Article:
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Here’s how Trump damage could hand Democrats control of the House

For Democrats, winning back the House won't be easy. Here's how it might happen.

The ongoing implosion of the Donald Trump campaign, after release of a tape capturing the Republican presidential nominee's demeaning remarks about women along with claims by women that they had been groped by the candidate, has touched off widespread concern about the fallout on the rest of the GOP ticket.

This week, dozens of down-ballot candidates running for House and Senate seats have repudiated the standard-bearer in a wave of defections not seen in decades. House Speaker Paul Ryan has effectively told down-ballot Republican candidates to put their own campaigns first.

Ordinarily, changing control of the House is an uphill battle for the party out of power. That's because of the longstanding power of the incumbency brought about by decades of redistricting. Over the years, both parties have rewritten the boundaries of their districts to solidify their support by drawing a line around highly concentrated pockets of voters, insuring that congressional districts stay in each parties hands.

In many districts, the daunting reality of the long odds in unseating an incumbent also makes it harder for the party out of power to field strong candidates. Even when an incumbent retires or moves on to run for Senate, a party's hold on a given district can be tough to break. This year, of the 40 House seats that are open to newcomers on both sides, more than half are considered "safe" for the party in power.

As a result, party control typically shifts each two-year cycle in only about 15 percent of congressional districts. That means the battle for control is fought in just a few dozen contested seats. This time around, the breakdown favors Republicans, with just 38 of the 435 seats considered real contests.

Before the Trump Implosion, most pundits figured that 14 of those seats were leaning Democratic, 15 would likely go to the GOP and just nine were true "toss-ups." But that math has begun to change after Trump's downward spiral in national polls.

Handicapping House races, though, is a lot harder than other political contests because publicly available voter polls are few and far between. Most news organizations focus on national races or a handful of "battleground" Senate contests.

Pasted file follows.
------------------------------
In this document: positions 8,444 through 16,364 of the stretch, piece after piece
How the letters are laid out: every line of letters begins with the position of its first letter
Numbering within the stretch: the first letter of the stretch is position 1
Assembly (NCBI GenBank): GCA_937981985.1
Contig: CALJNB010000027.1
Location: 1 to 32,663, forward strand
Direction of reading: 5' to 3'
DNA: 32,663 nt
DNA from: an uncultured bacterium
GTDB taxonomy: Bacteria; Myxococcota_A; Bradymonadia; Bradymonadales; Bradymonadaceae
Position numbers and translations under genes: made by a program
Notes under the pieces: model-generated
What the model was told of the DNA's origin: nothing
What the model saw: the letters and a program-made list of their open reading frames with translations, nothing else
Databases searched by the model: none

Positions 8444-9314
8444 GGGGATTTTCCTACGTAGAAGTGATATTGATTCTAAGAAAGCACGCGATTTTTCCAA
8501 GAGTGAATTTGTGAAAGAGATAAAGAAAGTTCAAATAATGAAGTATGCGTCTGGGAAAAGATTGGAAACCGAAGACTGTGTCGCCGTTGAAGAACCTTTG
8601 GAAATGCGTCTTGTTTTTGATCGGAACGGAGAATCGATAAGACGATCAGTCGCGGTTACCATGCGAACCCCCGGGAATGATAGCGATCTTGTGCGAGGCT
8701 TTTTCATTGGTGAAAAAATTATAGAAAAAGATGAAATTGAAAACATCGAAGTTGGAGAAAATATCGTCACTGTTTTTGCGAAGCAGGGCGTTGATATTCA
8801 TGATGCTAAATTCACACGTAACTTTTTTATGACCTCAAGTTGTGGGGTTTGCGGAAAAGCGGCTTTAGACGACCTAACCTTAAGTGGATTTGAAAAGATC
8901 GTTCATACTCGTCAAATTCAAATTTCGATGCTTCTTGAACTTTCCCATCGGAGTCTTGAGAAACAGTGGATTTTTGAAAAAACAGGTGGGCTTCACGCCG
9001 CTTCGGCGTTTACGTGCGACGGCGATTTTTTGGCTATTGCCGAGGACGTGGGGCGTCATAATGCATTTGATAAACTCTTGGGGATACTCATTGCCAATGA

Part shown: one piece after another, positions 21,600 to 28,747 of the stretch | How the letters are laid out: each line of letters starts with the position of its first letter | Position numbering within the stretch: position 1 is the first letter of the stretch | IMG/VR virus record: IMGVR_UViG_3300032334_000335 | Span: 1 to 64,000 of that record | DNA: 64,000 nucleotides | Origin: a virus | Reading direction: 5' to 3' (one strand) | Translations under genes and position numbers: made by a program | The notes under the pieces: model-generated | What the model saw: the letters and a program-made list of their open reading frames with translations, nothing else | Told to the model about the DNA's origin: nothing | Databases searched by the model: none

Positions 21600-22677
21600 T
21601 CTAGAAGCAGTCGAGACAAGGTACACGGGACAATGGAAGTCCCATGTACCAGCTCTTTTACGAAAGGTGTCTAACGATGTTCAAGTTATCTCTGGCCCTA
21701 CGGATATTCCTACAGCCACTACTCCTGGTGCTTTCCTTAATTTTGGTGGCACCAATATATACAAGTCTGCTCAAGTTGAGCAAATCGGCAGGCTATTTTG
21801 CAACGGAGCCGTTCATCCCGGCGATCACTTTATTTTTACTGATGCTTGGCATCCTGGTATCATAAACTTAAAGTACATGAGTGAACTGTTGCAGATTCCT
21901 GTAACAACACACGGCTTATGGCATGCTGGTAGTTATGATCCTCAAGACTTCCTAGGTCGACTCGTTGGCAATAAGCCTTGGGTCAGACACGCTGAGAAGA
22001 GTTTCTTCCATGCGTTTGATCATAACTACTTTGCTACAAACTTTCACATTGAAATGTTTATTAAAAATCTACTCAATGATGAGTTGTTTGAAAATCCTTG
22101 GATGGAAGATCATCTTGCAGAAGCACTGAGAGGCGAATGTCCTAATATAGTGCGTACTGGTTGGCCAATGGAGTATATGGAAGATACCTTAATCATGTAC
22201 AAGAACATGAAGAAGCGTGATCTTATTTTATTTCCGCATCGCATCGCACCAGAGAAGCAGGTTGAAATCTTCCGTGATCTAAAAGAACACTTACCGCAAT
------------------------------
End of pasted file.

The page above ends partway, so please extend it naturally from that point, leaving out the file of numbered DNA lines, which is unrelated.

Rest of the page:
So most predictions about House races look backward at the last two cycles to see which way a district voted, and how wide the margin was between the two parties. Those predictions largely assume that voters will behave more or less the way they did in a "normal" election.

But this year's race has been anything but normal.

No matter how well a district has been gerrymandered, candidates still have to get the party faithful to come out and vote. And if the massive defection of Republicans sparked by rejection of Trump's candidacy spills over further down the ballot, some of the House seats considered "safely" Republican could be in play.

One way to find out is to look at the GOP margins of victory in the 2014 cycle. If Trump depresses the turnout by, say, 10 percent, those Republican House members that won by that margin — or less — could be in trouble.

If you add those seats to the contests that are already leaning Democrat, the GOP can still withstand a 10 percent defection rate, and hold the House with 223 of the 435 seats. With a 10 percent GOP defection rate, the math looks like this:

That math, of course, assumes that Democrats completely run the table, with none of the party's incumbents losing ground in upsets and all of the "toss-ups" falling in the Democratic side of the aisle. That's a major assumption.

Democrats also have to get their base of voters to the polls, in a year when Hillary Clinton faced a bruising challenge from Vermont Sen. Bernie Sanders. But while many of those voters had pledged to withhold their vote from Clinton, Sanders has endorsed the party's nominee and the rest of the party, including President Barack Obama and first lady Michelle Obama, have remained unified in their support of the ticket.

Trump, on the other hand, has lost the support of dozens of GOP senators, congressional members, governors and other party leaders, who have publicly stated they won't vote for him. Many Republicans, especially the conservative wing of the party, have taken strong issue with Trump's positions on traditional GOP issues.

Even with Trump's waning support among some Republicans, the power of the incumbency will protect much of the GOP hold on the House. But the Democrat's recent surge of hope in regaining control of the lower chamber isn't so far-fetched any more.

If that defection spreads much deeper than 10 percent, the change of control becomes much more likely.